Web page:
By Emmanuel Nduka
Moscow-installed Deputy Governor of the Kherson region, Kirill Stremousov has died in a mysterious car crash, Russian state media reported.
Stremousov, 45, was the highly-visible deputy head of the occupying regime, even as Ukraine is expected to launch a major counteroffensive in the region.
Earlier on Wednesday, hours before his death, Stremousov had typically accused the West of being behind the Ukrainian advance in Kherson.
Several English and Polish-speaking mercenaries are among the advancing forces, he alleged, offering no proof.
With the development, Russia is reportedly removing its troops from the occupied Ukrainian city of Kherson.
Kherson, in the country’s south, was the only regional capital Russia had captured since the start of the war in February.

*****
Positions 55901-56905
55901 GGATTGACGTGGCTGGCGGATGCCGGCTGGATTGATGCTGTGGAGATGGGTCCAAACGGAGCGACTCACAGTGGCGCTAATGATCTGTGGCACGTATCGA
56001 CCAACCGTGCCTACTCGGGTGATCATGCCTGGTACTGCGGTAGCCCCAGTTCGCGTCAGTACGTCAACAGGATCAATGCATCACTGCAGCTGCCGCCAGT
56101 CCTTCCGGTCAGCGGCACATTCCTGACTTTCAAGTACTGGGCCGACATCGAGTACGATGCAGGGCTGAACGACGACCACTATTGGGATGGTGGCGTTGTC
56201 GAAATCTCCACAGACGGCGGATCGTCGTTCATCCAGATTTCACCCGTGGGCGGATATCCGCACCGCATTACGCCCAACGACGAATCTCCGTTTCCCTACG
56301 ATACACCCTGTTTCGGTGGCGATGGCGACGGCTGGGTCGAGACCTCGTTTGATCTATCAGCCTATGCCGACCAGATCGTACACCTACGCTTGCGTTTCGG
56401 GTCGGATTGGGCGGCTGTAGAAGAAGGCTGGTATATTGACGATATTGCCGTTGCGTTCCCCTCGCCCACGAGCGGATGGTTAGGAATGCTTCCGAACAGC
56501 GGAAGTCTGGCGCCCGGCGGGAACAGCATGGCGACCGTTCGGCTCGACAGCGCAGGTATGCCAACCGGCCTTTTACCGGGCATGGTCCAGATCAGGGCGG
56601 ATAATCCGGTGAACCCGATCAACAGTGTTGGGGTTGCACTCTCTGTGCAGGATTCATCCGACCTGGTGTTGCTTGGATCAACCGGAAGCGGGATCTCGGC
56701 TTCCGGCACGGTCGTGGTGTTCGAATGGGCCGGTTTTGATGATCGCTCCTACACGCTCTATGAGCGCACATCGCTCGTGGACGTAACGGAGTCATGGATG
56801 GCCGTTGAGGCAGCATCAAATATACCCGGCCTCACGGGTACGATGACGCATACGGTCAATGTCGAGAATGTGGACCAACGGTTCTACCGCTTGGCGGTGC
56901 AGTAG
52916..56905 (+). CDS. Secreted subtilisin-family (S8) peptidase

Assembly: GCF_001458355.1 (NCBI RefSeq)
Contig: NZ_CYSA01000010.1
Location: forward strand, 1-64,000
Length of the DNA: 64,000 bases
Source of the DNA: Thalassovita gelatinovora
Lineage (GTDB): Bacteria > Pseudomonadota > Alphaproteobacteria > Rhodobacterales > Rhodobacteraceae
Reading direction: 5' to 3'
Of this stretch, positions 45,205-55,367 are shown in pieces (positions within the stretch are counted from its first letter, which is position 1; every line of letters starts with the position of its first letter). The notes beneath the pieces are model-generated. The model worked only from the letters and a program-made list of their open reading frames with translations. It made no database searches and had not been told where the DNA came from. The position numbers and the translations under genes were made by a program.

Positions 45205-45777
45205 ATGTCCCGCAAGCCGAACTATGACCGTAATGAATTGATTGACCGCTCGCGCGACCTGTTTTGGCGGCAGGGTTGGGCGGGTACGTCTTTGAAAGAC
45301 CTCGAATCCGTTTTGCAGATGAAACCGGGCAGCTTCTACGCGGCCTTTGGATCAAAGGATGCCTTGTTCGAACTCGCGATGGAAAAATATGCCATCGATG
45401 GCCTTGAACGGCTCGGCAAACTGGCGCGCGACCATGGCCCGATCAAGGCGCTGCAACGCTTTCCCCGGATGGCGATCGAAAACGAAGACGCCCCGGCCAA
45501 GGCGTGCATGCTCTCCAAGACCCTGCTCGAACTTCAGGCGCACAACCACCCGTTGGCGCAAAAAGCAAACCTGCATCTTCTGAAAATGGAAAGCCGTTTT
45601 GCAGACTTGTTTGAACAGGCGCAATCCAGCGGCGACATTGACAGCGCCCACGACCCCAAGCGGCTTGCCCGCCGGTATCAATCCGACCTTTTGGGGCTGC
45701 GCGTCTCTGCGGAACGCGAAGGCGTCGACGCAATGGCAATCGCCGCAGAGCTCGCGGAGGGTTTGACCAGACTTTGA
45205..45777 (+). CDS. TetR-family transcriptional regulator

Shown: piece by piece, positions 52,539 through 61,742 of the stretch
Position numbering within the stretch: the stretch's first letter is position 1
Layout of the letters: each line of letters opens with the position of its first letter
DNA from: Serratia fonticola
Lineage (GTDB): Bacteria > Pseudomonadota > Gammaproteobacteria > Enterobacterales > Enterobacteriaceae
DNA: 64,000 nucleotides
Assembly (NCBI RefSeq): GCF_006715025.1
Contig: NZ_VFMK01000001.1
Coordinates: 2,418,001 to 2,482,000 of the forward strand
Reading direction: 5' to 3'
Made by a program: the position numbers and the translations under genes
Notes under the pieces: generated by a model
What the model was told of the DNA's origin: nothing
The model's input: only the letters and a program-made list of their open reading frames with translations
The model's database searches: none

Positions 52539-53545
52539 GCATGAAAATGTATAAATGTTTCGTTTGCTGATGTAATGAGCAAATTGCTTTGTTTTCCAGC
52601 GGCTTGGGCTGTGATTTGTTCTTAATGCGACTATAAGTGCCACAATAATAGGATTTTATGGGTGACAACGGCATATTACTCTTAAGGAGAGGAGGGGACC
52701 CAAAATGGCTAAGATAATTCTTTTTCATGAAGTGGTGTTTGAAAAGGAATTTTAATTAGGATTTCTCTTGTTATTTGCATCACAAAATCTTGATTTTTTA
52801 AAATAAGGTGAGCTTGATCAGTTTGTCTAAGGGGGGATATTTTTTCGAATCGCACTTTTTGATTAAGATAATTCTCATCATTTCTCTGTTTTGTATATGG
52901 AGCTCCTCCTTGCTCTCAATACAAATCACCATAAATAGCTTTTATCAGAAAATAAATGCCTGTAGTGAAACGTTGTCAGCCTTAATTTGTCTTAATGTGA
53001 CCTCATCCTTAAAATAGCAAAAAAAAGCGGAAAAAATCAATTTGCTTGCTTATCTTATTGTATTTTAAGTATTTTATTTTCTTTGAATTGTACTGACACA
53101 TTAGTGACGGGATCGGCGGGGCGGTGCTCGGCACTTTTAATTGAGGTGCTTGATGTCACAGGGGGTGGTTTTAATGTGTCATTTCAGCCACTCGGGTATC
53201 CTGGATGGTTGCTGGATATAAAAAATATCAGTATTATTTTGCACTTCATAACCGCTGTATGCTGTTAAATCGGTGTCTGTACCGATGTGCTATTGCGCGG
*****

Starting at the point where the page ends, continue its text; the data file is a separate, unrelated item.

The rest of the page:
According to the BBC, Russia’s Ukraine commander General Sergei Surovikin had said supplying the city was no longer possible.
The bulk of the city is on the eastern bank of the Dnipro River, closer to Ukrainian forces. In recent months, Ukraine has successfully taken out most of the Dnipro crossing near Kherson forcing supplies and people to use vulnerable and slow moving ferries to get in and out of the city.
Russian forces will move to the western bank of the Dnipro leaving a large chunk of the Kherson region now longer under Moscow’s control.
“In these circumstances, the most sensible option is to organise the defence along a barrier line along the river Dnipro,” Gen Surovikin told a meeting of senior military leaders.
Recently on September 30, Russia declared that it had annexed the Kherson region along with the regions of Zaporizhzhia, Luhansk and Donetsk. None were – or are – fully under Moscow’s yoke.
Stremousov had claimed he was in the city helping people flee. The place he was killed is Russian controlled and 200km miles from Kherson city.